Native American leaders and Service officials today celebrated completion of the agency’s revised policy guiding government-to-government relations between tribes and the agency. Sixteen tribes worked with Service representatives for more than two years to revise the policy, which in Service Director Dan Ashe’s words “will foster and nurture relationships with tribes and honor the mutual trust of guardianship we hold for decades to come.” 

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Director Dan Ashe signs the agency’s revised Native American Policy at a ceremony attended by tribal representatives from across the continent. Credit: Kayt Jonsson / USFWS
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Winter has arrived at Illinois River National Wildlife and Fish Refuges. Credit: Jacob Randa / USFWS
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Celebrate the Legacy of Dr. Martin Luther King, Jr. at Your National Wildlife Refuge

January 15, 2016

In honor of Dr. King, all National Wildlife Refuges, like most of your public lands, will waive admission fees on Monday January 18. There is at least one refuge in every state and one within an hour's drive of most major metropolitan areas. If Monday doesn’t work for you, most refuges have no entrance fee, so any day is a good time to visit a refuge.

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Winter has arrived at Illinois River National Wildlife and Fish Refuges. Credit: Jacob Randa / USFWS
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Northern long-eared bat with white-nose syndrome. Credit: Steve Taylor, University of Illinois
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Protections Finalized for Threatened Northern Long-Eared Bats

January 13, 2016

In an effort to conserve the northern long-eared bat, the Service announced a final rule today that uses the flexibilities of the Endangered Species Act to protect areas affected by white-nose syndrome, the primary threat to the bat. The rule will also minimize regulatory requirements on activities by landowners, land managers, government agencies and others within the species’ range that do not impact northern long-eared bat populations.

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Northern long-eared bat with white-nose syndrome. Credit: Steve Taylor, University of Illinois
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Rough-skinned newt Credit: Teal Waterstrat (USFWS) Credit: Teal Waterstrat / USFWS
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Service Helps Protect Native Salamanders from Deadly Fungus

January 12, 2016

To help prevent a fatal fungus from killing native salamanders, the U.S. Fish and Wildlife Service is publishing an interim rule to list 201 salamander species as injurious wildlife under the Lacey Act. The fungus Batrachochytrium salamandrivorans, also known as Bsal or salamander chytrid, is carried on the skin of various salamander species and poses an imminent threat to U.S. native salamander populations. The fungus is not yet known to be found in the United States, and to help ensure it remains that way, the Service is publishing an interim rule that will take effect on January 28, 2016.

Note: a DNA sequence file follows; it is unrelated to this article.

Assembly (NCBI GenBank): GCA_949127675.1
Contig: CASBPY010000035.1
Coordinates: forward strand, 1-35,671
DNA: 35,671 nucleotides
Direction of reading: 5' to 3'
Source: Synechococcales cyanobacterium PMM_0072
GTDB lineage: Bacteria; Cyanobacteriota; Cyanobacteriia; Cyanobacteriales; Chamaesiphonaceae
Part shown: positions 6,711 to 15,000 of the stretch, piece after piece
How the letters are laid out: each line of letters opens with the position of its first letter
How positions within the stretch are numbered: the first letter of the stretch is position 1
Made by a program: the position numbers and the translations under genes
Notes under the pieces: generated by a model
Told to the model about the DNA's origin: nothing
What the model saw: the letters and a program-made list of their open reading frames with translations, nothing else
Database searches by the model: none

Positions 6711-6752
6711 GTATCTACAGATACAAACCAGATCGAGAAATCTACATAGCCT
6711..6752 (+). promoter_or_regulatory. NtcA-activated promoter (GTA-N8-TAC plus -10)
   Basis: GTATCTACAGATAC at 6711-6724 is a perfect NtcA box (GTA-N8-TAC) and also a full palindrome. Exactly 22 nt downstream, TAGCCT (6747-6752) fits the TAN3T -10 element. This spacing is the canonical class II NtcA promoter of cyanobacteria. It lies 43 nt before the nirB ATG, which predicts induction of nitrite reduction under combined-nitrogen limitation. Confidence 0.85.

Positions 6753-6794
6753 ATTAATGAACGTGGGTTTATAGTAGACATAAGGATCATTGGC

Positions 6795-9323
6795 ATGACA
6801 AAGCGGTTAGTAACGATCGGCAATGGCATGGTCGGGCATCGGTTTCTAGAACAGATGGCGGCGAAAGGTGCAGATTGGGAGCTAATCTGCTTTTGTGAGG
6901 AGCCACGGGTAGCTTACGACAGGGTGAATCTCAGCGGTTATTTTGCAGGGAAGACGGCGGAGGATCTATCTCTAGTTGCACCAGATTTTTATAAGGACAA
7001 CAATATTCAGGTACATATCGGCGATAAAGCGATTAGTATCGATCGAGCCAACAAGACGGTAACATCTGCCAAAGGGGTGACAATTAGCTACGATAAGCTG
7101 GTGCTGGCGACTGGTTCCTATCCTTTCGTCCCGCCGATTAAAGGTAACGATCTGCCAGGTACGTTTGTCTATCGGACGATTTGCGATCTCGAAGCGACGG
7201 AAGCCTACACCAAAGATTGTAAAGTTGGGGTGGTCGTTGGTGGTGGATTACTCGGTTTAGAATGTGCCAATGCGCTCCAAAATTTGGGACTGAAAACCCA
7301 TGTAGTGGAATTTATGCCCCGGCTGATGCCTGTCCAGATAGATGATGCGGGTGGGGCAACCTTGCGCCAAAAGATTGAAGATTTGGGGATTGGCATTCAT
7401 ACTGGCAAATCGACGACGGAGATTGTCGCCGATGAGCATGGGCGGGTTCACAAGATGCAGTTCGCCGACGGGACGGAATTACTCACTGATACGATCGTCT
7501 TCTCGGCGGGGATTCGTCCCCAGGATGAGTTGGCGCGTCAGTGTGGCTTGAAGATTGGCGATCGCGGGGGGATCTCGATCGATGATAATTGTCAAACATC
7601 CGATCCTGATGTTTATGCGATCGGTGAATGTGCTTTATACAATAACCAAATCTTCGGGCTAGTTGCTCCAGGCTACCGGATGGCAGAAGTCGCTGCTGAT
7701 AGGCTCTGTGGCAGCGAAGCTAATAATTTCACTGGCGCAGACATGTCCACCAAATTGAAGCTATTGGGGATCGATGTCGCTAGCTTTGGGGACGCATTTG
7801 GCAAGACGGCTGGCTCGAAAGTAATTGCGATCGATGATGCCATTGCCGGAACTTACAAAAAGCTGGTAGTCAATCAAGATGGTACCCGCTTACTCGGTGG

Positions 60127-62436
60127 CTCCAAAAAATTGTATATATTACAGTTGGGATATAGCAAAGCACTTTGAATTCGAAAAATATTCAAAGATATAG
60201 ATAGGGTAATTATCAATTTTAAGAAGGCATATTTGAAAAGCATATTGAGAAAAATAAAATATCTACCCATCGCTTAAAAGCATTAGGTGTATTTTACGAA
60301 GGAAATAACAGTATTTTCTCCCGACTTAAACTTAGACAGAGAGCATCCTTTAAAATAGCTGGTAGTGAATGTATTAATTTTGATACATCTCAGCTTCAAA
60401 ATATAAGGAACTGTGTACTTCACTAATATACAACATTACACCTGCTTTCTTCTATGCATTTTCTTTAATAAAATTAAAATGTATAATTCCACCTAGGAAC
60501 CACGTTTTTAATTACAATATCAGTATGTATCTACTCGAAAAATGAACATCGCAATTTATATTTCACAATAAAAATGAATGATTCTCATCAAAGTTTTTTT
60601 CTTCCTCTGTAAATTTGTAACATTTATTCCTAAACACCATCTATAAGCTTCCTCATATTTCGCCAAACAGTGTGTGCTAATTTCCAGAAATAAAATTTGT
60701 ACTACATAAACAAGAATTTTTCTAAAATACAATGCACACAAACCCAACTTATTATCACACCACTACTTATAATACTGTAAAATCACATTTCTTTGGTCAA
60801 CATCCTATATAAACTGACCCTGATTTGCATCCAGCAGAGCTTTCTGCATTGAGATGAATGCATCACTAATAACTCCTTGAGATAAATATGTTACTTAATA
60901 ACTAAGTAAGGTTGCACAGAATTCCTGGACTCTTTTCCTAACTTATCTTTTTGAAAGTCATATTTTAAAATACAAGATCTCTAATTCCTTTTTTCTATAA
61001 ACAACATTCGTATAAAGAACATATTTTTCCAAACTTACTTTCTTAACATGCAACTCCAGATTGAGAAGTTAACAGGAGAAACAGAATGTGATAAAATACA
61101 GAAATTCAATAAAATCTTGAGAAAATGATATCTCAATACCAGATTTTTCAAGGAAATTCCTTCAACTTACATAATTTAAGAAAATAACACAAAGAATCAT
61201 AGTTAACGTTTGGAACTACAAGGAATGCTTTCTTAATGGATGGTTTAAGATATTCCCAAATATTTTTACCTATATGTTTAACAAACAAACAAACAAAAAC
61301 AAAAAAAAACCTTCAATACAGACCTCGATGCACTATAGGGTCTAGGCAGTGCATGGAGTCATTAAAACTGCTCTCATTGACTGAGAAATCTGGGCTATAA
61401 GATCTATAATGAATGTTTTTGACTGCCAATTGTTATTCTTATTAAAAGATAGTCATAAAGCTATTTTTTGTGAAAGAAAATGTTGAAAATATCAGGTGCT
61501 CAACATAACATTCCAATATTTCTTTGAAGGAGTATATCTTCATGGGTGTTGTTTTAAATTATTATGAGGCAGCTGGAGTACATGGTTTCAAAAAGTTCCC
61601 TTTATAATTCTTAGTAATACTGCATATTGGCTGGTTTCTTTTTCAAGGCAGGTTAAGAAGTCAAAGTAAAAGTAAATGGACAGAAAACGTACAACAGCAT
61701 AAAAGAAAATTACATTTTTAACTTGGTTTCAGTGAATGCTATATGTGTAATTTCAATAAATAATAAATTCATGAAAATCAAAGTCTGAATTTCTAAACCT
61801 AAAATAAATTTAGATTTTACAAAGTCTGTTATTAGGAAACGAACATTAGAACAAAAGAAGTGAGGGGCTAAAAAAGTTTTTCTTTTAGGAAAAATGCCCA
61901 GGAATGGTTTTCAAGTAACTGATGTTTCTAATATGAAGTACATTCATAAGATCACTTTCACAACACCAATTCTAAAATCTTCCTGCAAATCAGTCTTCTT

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Rough-skinned newt Credit: Teal Waterstrat (USFWS) Credit: Teal Waterstrat / USFWS
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Snow geese at Bosque del Apache National Wildlife Refuge in New Mexico. Credit: Marvin De Jong
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Super Bird Fests at National Wildlife Refuges

January 12, 2016

New birder or old hand? No matter. It’s hard not to be moved by the sight of more birds erupting in flight than you’ve ever seen in your life. National wildlife refuges make great festival sites because so many of these special places are located along the country’s key migratory bird routes. Many festivals coincide with spring or fall migration. Here are some great refuge bird festivals to catch in 2016. The National Wildlife Refuge System protects natural habitat for America's treasured wildlife species.

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Snow geese at Bosque del Apache National Wildlife Refuge in New Mexico. Credit: Marvin De Jong
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A coyote in hoar frost at Seedskadee National Wildlife Refuge in Wyoming. Credit: Tom Koerner / USFWS
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National Wildlife Refuges: Conserving the Future for all Americans

January 12, 2016

The refuge system provides unparalleled opportunities for people of all ages in every state to experience the great outdoors and all it has to offer, while ensuring we pass on our spectacular wildlife heritage to our children and grandchildren. Learn about some of the unique animals and plants that refuges protect and what else these places have to offer in the latest issue of Refuge Update.

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Photo Gallery: Snowy Winter Wildlife on Refuges »»

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A coyote in hoar frost at Seedskadee National Wildlife Refuge in Wyoming. Credit: Tom Koerner / USFWS
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White pelicans at Malheur National Wildlife Refuge. Credit: Barbara Wheeler
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Service Statement on Illegal Occupation of Malheur National Wildlife Refuge

January 11, 2016

Thanks for your concern regarding the situation at Malheur National Wildlife Refuge. All FWS staff and volunteers are safe and accounted for. We hope this can be resolved peacefully and that the refuge will soon be safe for staff and visitors again. In the meantime, the refuge will remain closed until further notice. The FBI is the lead law enforcement agency moving forward. They will post latest updates here as they become available: http://www.flashalertbend.net/

White pelicans at Malheur National Wildlife Refuge. Credit: Barbara Wheeler
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West Indian manatee. Credit: S. Whitcraft / USFWS
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Service to Reclassify West Indian Manatee from Endangered to Threatened

January 7, 2016

The future looks a little bit brighter for the West Indian manatee, with populations recovering from historic lows. There is still more to be done to recover this fascinating mammal, but in recognition of the improvements so far, we have proposed downlisting it from Endangered to Threatened under the Endangered Species Act (ESA). That means ESA protections will remain in place, but its listing status will better reflect its condition in the wild.

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West Indian manatee. Credit: S. Whitcraft / USFWS